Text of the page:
Preface to Extraordinary People
There are a lot of ways to learn how to succeed. One way is to be thrown into deep water and being forced to swim, even when you don’t know how. That has happened to me many times and was one of my earliest career experiences.
I hadn’t graduated from college in large part because I had too many interests—I couldn’t pick a major because everything from being an anthropologist to a concert pianist fascinated me (for the same reason, I earned just about every merit badge the Boy Scouts offered). But then I didn’t attend class very often anyway—I was too busy organizing special interest clubs or protesting some university policy
So by the time I was 22 and married, with a son on the way, I thought it was time to focus. I had always been a natural leader—my parents had instilled lots of self-confidence, telling me I could do anything, which meant one summer turning our backyard into a version of Disneyland’s Jungle Ride. But safari leader positions being scarce, I cast about for something interesting and thought of my cousin who was managing a natural food store and would go on to become a chiropractor. I believed this industry, just becoming cool in the early 70s, would have enormous growth, so I started calling around to see if I could start as a box boy.
On my first call, I got the owner of a couple of stores on the phone and my enthusiasm somehow convinced him to hire me as the manager of both, even though I had never even worked in retail. But by the end of the conversation I found out there was a slight complication: this was Dave’s job. They’d had a falling out, but Dave had already decided to leave anyway, so he stuck around for a couple of weeks and trained me. I learned an enormous amount and kept from drowning.
I went on to run or own a dozen small companies, from the publisher of a national newspaper to a marketing consultancy. When I became a full-time freelance journalist in 1997, I had the hands-on experience to realize that too many reporters didn’t really understand business management, which gave me an edge when I interviewed CEOs.
Recently, I’ve been a freelance contributor to the “Leaders & Success” column of Investor’s Business Daily. If you’re not familiar with it and are ambitious, you need to subscribe, since it shows readers how certain personality traits andbehaviors have helped famous people succeed in every kind of endeavor, whether they had to manage wars or top corporations, write bestselling novels or create blockbuster movies.
Gradually, I learned what differentiates those who win with honor and those who either don’t win or don’t care how they do. Part of getting on the right road is about modeling the right people.
That’s the central subject of this book, taking an in-depth look at people past and present I admire. Human nature hasn’t changed a lot since the cave man days; we just have more tools and toys, so historical figures can shed light on our current circumstances.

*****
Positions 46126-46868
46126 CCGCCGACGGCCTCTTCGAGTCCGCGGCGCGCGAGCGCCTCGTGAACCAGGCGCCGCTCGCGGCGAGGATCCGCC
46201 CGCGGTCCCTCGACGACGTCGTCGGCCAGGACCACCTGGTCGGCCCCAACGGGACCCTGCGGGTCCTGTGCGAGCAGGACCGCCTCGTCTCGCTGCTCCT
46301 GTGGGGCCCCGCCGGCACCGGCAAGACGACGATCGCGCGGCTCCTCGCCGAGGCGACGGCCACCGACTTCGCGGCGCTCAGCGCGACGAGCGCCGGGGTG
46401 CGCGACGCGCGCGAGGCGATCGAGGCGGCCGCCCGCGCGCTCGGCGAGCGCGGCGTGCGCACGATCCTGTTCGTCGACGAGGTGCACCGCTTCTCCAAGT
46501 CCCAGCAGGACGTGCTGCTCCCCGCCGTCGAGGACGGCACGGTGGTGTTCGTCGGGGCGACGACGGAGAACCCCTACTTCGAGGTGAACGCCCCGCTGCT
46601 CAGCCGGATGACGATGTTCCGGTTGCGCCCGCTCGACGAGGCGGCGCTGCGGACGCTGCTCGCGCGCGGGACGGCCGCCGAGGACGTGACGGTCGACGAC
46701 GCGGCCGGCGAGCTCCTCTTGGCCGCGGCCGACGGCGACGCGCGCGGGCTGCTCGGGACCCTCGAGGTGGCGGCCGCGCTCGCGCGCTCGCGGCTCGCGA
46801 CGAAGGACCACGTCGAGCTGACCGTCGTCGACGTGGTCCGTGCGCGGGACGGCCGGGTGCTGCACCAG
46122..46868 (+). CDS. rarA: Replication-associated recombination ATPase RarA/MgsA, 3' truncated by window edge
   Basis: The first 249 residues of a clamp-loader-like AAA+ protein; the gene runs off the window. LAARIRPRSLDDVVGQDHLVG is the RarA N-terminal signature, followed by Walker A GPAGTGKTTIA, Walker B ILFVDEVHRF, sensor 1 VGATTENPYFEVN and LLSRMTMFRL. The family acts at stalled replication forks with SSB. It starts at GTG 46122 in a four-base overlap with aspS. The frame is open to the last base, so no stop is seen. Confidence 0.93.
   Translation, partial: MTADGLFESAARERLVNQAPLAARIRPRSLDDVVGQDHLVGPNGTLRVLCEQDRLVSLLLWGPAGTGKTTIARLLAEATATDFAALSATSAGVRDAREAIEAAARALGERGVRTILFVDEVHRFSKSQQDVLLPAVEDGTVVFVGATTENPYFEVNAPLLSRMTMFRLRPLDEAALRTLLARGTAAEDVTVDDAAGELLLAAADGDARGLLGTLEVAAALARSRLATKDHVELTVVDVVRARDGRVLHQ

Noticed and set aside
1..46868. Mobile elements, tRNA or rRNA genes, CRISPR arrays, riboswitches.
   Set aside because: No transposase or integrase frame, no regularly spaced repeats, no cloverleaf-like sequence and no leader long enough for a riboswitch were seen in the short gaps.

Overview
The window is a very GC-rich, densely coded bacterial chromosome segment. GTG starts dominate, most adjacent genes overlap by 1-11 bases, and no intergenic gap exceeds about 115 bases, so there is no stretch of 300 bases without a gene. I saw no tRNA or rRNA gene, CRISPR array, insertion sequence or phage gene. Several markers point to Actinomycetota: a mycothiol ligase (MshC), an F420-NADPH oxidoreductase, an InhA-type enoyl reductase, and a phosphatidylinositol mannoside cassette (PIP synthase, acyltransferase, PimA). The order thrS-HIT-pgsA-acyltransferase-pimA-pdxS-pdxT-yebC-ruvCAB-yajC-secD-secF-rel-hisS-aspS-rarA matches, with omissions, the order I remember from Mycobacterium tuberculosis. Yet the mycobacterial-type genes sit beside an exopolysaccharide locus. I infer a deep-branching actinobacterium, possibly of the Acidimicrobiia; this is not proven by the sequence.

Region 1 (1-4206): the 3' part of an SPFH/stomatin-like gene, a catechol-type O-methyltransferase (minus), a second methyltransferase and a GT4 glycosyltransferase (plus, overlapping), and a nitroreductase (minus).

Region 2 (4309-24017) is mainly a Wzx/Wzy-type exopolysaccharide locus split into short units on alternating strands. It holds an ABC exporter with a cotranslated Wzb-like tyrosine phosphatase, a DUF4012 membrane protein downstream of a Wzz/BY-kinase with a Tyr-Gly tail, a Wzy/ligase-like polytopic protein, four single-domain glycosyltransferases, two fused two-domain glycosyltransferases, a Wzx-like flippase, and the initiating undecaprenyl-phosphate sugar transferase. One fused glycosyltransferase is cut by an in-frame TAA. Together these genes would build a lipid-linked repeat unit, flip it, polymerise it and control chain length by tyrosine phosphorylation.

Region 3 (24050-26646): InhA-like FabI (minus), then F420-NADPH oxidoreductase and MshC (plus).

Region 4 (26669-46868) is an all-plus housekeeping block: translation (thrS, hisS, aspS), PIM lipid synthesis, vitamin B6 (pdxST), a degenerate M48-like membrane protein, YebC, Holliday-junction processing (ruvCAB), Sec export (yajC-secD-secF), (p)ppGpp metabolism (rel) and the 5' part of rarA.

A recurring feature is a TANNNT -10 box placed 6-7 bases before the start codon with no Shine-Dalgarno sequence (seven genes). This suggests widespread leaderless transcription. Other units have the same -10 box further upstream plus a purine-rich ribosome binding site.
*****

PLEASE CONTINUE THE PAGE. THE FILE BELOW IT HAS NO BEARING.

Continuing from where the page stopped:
I’ve grouped each one under some attitude or action that propelled them to the top, though this was, of course, only one characteristic that made them such high-achievers. The difference between success and failure is often just a matter of psychology, so we need all the inspiration for our current project that we can absorb. Some of these
ideas are embedded in the story of their lives and I add some takeaways (the most important of which is that you can learn from imperfect people—just like we all are).
Along the way, I hope you’ll also be as fascinated as I was in researching this, with the times, places, and careers few of us know much about. Broadening our horizons provides context for our experiences and helps us relate to others. I’m hoping that in sequels we can explore other ideas and individuals, so if you have suggestions, send them to me.
Thanks for participating,
Scott S. Smith
Check out what reviewers are about Extraordinary People on Amazon:
"Scott Smith is a storyteller who distills resilience, transcendent success, and profoundly simple lessons from some of the world’s best-known leaders. He has picked up the clues success leaves to develop the themes into powerful principles."
"Insightful and concise - a book I will return to over and again. What I loved most was the insight into each of the subject's motivation and drive that Scott provided. It helped to make each of these figures real, rather than simply figures from history."
"The Author has done a great job of picking people from all walks of life and clearly identifies what we can learn from these folks. Very crisp and well written.
Aun Sun Suu Kyi Myanmar Leader
John Quincy Adams
6th U.S. President
Antoine de Saint-Expury
Civil War General
Native American War Chief
General in 3 Wars
Dr. Toby Cosgrove
S. American Liberator
John F. Kennedy
Catherine the Great
What do high-achievers have in common? Which of their attitudes and actions can be emulated to help any career? Extraordinary People answers these questions in brief chapters, drawing lessons from the trials and achievements of great leaders. Learn not only from resourceful CEOs in business today but also from leaders of other fields and from historical figures who teach the universal and enduring lessons.